A serious outbreak of measles in Fraser Valley communities east of Vancouver is frustrating health officials, especially over the reasons for it.
While only two cases have been confirmed, about a hundred are suspected, which has triggered a warning from the Fraser Health Authority for residents, especially children, to get vaccinated.
Ground Zero for the outbreak appears to be a Christian school in Chilliwack that has low rates of immunization, apparently for religious reasons.
Fraser Health won't identify the school for fear of jeopardizing its work to protect people in the community, though it has been named in news reports.
The incident has exposed the continued resistance to vaccination programs that have proven effective in dealing with dangerous childhood illnesses. Some do it because they see it as interference with God's will and others still believe the debunked link between vaccinations and childhood autism.
Measles used to be considered a rite of passage for kids, along with mumps. But as the World Health Organization (WHO) points out, the virus is dangerous and kills tens of thousands each year.
Measles, which presents with cold-like symptoms followed by its trademark skin rash, is usually not fatal but its complications – respiratory infections, diarrhea, dehydration and encephalitis (an infection that causes brain swelling) – can be deadly to young children and adults over age 20. There's also a risk of miscarriage in pregnant women and blindness.
The disease remains common in developing countries and most deaths occur in poorer countries with weak health-care systems.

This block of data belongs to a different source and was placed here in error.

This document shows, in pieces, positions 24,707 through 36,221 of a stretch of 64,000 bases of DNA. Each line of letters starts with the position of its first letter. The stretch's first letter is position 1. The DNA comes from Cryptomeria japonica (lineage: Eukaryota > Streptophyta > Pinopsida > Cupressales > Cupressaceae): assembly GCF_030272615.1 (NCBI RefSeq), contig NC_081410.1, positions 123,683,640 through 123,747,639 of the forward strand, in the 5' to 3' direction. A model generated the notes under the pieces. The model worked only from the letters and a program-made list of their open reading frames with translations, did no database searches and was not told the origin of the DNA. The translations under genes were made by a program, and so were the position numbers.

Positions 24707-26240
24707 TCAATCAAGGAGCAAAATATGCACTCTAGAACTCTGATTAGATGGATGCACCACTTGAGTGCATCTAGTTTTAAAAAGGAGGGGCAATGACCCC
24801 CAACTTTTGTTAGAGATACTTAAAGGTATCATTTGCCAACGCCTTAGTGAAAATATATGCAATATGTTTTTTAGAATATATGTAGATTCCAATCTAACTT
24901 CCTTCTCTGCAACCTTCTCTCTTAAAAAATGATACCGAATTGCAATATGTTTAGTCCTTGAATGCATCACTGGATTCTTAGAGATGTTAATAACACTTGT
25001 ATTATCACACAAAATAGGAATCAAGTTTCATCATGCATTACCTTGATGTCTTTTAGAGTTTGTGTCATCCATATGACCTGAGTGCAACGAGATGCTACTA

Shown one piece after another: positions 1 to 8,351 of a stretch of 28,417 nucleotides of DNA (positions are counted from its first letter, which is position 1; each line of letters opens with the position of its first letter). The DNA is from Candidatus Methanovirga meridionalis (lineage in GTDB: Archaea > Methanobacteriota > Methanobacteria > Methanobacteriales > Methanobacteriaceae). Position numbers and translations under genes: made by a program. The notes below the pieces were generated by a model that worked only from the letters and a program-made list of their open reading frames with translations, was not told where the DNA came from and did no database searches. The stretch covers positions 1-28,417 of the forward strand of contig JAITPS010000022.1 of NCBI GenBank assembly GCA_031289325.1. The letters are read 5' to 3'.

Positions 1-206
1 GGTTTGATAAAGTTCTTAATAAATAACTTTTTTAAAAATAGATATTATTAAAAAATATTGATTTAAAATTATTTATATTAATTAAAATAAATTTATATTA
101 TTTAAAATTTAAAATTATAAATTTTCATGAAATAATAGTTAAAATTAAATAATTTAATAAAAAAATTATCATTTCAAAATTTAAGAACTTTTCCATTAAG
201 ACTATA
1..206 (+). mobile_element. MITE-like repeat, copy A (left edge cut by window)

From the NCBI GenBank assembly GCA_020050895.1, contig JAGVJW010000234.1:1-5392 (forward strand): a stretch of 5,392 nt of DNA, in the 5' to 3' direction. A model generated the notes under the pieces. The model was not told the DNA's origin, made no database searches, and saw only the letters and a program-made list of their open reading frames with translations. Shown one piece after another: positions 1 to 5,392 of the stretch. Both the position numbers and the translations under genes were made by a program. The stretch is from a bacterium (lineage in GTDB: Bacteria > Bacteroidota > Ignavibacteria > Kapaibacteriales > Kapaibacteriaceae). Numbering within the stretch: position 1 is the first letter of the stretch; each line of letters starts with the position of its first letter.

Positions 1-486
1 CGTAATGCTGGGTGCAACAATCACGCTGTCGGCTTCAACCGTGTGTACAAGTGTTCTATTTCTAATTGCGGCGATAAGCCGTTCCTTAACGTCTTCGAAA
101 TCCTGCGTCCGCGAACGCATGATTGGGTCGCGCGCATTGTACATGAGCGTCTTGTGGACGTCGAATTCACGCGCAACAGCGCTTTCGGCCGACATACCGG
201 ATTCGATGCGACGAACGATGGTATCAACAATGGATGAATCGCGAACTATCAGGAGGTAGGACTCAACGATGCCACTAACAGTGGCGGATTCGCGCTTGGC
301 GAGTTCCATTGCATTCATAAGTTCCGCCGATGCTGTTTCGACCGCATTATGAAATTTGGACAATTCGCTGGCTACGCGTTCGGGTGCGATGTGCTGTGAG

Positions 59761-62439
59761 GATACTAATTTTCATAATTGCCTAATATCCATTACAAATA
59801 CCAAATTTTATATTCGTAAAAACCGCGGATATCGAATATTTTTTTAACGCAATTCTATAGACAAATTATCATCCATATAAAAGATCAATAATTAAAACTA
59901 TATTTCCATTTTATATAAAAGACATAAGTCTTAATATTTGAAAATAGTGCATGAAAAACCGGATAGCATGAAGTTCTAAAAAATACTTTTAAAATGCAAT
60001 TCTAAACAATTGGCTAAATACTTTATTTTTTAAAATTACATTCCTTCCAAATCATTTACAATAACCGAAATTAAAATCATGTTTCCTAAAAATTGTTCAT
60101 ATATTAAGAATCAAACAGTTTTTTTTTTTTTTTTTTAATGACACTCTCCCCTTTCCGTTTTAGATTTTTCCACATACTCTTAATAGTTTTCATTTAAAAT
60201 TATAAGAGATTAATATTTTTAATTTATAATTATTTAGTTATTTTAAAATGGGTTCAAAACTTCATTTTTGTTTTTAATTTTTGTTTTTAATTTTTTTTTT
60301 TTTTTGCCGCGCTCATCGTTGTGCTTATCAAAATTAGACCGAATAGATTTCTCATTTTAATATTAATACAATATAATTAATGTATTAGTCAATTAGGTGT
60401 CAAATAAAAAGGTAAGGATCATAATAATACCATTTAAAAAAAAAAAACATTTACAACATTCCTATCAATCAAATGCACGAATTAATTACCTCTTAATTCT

Vaccination rates are actually rising worldwide, according to WHO, reaching 84 per cent in 2012 from 72 per cent in 2000 for children receiving at least one dose (two are recommended).
But some First World holdouts don't accept the demonstrated benefits of immunizing their kids.
Fraser Health said the eastern Fraser Valley has immunization rates of 60-70 per cent, compared with 85 per cent nationwide. But the Chilliwack school where two measles cases were confirmed had a zero immunization rate, the National Post reported.
Post columnist Robyn Urback pointed out immunization rate in Canada is 10 per cent below the target needed to keep such eruptions from happening.
The problem, she said, is that immunization isn't mandatory for children attending public school. Some provinces, such as Ontario and New Brunswick, require vaccination for a range of dangerous diseases from measles and mumps to polio; parents can opt out for medical, religious or "conscience" reasons. This allows unvaccinated children to attend school unless there's an outbreak.
Parents who still buy into the discredited research tying vaccination to autism can also opt for so-called vaccines offered by homeopaths, which are actually approved by Health Canada, Urback said. About 150 such products, known as "nosodes" are approved for use by Health Canada, she said.
The department last fall stressed on its web site that it was not authorizing nosodes as an alternative to vaccines, and that it has required labelling to say that.
"That doesn’t stop some homeopathic practitioners from touting them as such, however," Urback wrote. "In reality, these nosodes are little more than a concoction of hope and make-believe — they use a tiny amount of infected material [skin, tissue, etc.] and dilute it to the point of insignificance."
The Vancouver Coastal Health Authority is unequivocal about nosodes, highlighting them on its Quackery Watch page.
"Nosodes show no scientific evidence of any medical benefit," said the article by Dr. Paul Martiquet, its medical health officer for rural health.
"When misinformed and misled Canadians choose nosodes instead of vaccination they are given a false sense of security and endanger the Canadian public by lowering herd immunity."
Urback said it's impossible keep people from embracing religious or dubious scientific reasons for refusing vaccination.
"But what we can do is stop making it so easy for parents to snort at decades of evidence of the efficacy of vaccines and send their kids merrily off to school anyway," she wrote.
"Prayer and nosodes won’t prevent another measles outbreak, and it’s unfortunate that children will have to suffer because of those who believe they will."